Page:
House Intelligence Committee Chairman Adam Schiff indicated Sunday that the whistleblower at the heart of Democrats’ impeachment inquiry into President Donald Trump may not testify over concerns about that person’s safety. Trump’s unrelenting barrage has spurred worries from Democrats that...
In a withering behind-the-scenes portrayal, President Donald Trump’s former national security adviser John Bolton accused him of sweeping misdeeds that included explicitly seeking Chinese President Xi Jinping’s help to win re-election. This report produced by Lisa Bernhard.
General Mark Milley said accompanying the president for a photo op preceded by a violent crackdown on protesters created the perception "of the military involved in domestic politics." This report produced by Zachary Goelman.
Secretary of Defense Mark Esper and Secretary of the Army spoke out about bases honoring Confederate leaders. According to Business Insider, they both are open to talking about renaming the bases. The statement comes after two weeks of nationwide protests over police brutality and systemic racism. In the past, Army officials said they had “"no plans to rename any street or installation.
When US Defense Secretary Mark Esper publicly split with President Donald Trump amid nationwide protests, he was gambling with his career. Business Insider reports Trump was furious with Esper for not supporting him in sending in active-duty US troops to forcefully subdue protests. Trump has repeatedly said he wants to "deploy the United States military" to stamp out the demonstrations, triggered by the death of George Floyd.
Business Insider reports Secretary of Defense Mark Esper is in hot water with top White House brass. Esper said on Wednesday that he opposed sending active-duty troops to respond to protests and unrest except in the "most urgent and dire of situations." He said the current situation didn't merit such a drastic response and that he doesn't support invoking the Insurrection Act.
Music and the sound of heels clacking on the hardwood floors of a Syrian dance studio could be heard for the first time in two months, as the government began loosening restrictions aimed at curbing the spread of the coronavirus.
Republican Sen. Ted Cruz challenged actor Ron Perlman to a wrestling match with Ohio Rep. Jim Jordan. According to Business Insider, Cruz did this because Perlman called Jordan ugly. It first began with Perlman getting into a Twitter fight with Florida Rep. Matt Gaetz. While they went back and forth, Perlman mentioned Jordan as the “ugliest politician.” Cruz then intervened and Perlman said he shouldn’t offer other men to fight but do it himself.
San Antonio, Texas passed a resolution calling terms such as “Chinese virus” and “kung-fu virus” hate speech. According to Business Insider, the resolution also covers anti-Semitic speech and encourages people to report it to authorities. Sen. Ted Cruz called the resolution “nuts,” saying the city council was “behaving like a lefty college faculty lounge.” Yet he also suggested they investigate The New York Times and CNN who said “Chinese coronavirus” in their reporting.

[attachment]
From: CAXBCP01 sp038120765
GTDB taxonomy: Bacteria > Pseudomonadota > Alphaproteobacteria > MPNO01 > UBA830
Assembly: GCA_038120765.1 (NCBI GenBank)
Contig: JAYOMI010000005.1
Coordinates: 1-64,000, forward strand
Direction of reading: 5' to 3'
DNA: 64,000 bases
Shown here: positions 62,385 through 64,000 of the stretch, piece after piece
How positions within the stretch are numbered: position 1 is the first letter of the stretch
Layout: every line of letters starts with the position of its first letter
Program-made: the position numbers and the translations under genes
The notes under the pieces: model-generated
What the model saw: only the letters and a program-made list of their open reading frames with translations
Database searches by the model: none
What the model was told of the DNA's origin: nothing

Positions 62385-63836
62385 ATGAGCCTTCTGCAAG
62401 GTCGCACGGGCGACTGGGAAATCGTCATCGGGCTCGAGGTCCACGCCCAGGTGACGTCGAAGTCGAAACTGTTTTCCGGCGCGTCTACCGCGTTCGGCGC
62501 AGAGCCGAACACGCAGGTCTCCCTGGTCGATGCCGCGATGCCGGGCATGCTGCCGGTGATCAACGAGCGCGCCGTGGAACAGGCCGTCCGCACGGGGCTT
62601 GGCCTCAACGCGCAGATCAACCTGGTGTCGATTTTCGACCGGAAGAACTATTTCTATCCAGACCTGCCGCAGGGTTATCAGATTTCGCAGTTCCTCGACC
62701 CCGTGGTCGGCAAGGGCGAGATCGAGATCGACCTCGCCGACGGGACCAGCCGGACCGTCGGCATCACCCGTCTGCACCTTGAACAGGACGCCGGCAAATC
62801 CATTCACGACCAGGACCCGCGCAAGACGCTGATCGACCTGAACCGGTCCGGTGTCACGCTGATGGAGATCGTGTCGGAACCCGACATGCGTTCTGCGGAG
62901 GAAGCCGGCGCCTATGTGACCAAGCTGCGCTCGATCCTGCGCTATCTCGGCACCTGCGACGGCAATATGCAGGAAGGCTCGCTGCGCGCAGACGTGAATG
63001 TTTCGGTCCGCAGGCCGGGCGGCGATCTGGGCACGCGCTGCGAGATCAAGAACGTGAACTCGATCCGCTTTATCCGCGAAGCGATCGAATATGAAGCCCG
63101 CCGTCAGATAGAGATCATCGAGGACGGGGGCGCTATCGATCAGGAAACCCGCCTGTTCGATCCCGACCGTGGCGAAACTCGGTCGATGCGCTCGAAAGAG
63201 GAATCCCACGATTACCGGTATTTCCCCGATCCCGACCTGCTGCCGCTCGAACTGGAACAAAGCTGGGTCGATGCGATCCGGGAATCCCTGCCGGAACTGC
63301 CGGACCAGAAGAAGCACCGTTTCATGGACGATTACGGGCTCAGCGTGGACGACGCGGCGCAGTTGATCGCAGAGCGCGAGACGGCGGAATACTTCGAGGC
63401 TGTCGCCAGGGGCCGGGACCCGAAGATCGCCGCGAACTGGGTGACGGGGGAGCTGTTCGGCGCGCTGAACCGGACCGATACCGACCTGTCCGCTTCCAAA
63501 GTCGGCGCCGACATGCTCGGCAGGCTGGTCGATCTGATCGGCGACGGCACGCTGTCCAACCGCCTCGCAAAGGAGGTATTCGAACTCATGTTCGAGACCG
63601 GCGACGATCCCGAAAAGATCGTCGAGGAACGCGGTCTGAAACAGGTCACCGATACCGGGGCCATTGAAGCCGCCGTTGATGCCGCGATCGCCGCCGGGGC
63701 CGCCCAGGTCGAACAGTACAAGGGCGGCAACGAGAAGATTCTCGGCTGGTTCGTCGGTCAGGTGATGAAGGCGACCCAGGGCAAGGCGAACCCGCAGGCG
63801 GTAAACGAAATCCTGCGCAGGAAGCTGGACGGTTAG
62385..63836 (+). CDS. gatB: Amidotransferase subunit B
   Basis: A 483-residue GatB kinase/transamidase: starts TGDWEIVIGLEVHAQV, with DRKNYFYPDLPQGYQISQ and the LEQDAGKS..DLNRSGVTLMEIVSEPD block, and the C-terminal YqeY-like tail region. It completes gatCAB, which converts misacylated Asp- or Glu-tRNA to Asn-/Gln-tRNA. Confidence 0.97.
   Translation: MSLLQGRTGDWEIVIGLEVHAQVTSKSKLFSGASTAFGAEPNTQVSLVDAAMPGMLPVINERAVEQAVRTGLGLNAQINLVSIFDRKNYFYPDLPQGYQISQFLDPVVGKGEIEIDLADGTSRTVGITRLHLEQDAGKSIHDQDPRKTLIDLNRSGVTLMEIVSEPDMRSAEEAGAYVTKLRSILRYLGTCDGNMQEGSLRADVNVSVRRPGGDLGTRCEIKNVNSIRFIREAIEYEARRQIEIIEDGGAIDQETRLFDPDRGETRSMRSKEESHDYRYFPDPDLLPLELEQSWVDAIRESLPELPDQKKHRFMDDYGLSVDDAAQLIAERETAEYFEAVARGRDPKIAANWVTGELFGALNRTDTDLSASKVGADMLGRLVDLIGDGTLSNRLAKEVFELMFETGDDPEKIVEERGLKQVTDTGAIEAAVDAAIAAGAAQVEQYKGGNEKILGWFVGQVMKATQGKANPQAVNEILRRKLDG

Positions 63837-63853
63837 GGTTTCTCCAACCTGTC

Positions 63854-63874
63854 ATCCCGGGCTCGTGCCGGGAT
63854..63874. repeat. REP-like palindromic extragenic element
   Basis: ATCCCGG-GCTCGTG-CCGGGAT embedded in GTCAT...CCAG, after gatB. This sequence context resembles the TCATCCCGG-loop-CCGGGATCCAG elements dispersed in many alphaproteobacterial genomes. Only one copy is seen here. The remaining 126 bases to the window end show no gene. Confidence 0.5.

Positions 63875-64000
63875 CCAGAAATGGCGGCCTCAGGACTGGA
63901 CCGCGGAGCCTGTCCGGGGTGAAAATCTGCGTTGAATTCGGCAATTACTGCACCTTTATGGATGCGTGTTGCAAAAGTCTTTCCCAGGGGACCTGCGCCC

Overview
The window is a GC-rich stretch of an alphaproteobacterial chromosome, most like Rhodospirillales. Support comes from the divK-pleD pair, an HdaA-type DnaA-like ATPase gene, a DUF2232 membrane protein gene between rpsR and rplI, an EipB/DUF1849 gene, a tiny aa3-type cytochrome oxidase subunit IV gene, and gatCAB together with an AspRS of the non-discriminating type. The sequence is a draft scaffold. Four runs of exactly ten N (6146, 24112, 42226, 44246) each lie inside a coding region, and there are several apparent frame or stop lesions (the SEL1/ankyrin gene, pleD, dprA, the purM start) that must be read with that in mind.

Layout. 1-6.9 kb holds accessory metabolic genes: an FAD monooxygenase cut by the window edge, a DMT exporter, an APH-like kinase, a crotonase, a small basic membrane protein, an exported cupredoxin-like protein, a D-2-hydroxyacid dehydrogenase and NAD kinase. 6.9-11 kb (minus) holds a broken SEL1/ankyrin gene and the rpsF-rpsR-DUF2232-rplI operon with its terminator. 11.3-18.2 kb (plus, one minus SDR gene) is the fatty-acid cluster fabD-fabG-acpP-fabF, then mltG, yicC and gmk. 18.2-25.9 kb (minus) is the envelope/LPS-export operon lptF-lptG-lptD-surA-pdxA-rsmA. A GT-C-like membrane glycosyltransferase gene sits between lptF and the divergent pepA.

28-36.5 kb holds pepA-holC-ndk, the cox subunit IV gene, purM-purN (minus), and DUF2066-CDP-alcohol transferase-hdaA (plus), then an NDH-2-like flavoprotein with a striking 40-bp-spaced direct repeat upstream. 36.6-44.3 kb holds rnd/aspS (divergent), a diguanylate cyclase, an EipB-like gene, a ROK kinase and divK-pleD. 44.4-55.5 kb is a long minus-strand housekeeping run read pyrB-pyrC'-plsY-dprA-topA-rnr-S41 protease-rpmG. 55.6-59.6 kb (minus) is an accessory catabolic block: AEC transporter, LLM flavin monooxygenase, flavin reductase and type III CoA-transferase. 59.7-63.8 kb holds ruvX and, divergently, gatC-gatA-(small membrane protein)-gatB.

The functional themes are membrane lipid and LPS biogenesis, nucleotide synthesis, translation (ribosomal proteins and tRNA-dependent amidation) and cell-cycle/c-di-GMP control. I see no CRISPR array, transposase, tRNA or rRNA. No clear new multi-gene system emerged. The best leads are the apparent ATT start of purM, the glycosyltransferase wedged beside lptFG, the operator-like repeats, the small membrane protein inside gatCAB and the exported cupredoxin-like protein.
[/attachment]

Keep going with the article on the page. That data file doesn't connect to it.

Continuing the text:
For many who were critical of the Chinese government, Hong Kong was a convenient place to be. But according to CNN, that bolthole is quickly closing, as China says that they can now be arrested there, even if only transferring through the airport. First under British colonial rule and then after its handover to China, Hong Kong has offered legal protection from the mainland Communist Party for decades.
Equity benchmark indices continued their upward momentum on Friday but the gains in IT and realty sectors were capped by PSU banks. At the closing bell, the BSE SandP Sensex was up by 178 points or 0.5 per cent at 36,021 while the Nifty 50 edged higher by 56 points or 0.53 per cent at 10,607. Sectoral indices at the National Stock Exchange were mixed with Nifty IT and realty gaining by 1 per cent each but PSU bank down by 0.9 per cent. Among stocks, Eicher Motors was up by 4.18 per cent at Rs 19,121 per share while Hero MotoCorp accelerated by 2.6 per cent, Bajaj Auto by 1.9 per cent and Tata Motors by 1.8 per cent. Adani Ports closed 4.1 per cent higher at Rs 361 per share. Tata Consultancy Services gained by 1.7 per cent while Bharti Airtel and Bharti Infratel were up by 4 per cent and 1.8 per cent respectively. Reliance Industries edged higher by 1.53 per cent to Rs 1,785.50 per share after Intel Corp said it will invest Rs 1,894 crore in Jio Platforms in exchange for a 0.39 per cent stake, the latest big-ticket investment in its digital unit. But metal stocks fell with JSW Steel and Tata Steel down by 1.7 per cent each and Hindalco by 1 per cent. IndusInd Bank, HDFC Bank, Bajaj Finance and Bajaj Finserv too traded with a negative bias. Meanwhile, Asian shares rallied to a four-month high on robust US payrolls data and a brisk pickup in Chinese service sector activity. Shanghai Composite closed 2.01 per cent higher. Japan's Nikkei rose by 0.72 per cent while Hong Kong's Hang Seng was up by 0.99 per cent.
Hong Kong pro-democracy activists are discussing a plan to create an unofficial parliament-in-exile to keep the flame of freedom alive and send a message to China that freedom cannot be crushed, campaigner Simon Cheng told Reuters on Thursday (July 2). Soraya Ali reports.